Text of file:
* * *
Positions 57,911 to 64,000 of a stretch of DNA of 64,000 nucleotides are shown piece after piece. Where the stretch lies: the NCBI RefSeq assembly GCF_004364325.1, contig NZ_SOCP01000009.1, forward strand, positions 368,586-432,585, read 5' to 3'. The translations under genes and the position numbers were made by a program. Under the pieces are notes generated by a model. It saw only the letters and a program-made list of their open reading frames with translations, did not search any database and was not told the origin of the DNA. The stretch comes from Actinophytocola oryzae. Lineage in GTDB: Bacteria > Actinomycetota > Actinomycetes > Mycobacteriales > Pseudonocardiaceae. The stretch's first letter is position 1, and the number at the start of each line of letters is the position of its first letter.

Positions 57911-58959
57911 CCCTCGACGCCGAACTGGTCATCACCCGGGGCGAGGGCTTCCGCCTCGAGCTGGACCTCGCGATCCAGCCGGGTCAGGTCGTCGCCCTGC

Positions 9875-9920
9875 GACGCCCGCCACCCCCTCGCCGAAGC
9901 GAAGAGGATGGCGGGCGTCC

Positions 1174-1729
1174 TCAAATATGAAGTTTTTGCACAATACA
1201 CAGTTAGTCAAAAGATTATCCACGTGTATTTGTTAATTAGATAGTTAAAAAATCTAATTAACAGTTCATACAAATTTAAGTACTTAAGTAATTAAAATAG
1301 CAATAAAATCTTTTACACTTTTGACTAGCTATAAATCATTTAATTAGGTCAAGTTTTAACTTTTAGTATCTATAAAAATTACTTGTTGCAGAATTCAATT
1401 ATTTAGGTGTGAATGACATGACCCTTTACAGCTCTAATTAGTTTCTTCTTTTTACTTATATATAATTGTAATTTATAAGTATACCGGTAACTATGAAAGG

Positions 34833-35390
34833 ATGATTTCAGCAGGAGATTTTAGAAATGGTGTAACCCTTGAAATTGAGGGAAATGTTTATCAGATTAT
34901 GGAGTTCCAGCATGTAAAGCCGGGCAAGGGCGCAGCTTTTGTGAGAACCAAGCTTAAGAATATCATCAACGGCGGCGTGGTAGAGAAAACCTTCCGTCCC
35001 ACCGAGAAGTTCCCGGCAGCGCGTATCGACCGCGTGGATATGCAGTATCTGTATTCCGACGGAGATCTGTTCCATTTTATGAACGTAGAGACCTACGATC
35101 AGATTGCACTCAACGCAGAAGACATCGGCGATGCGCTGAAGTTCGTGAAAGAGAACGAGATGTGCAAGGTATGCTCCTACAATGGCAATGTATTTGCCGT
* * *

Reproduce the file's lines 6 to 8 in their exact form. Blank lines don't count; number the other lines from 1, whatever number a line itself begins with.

9901 GAAGAGGATGGCGGGCGTCC

Positions 1174-1729
1174 TCAAATATGAAGTTTTTGCACAATACA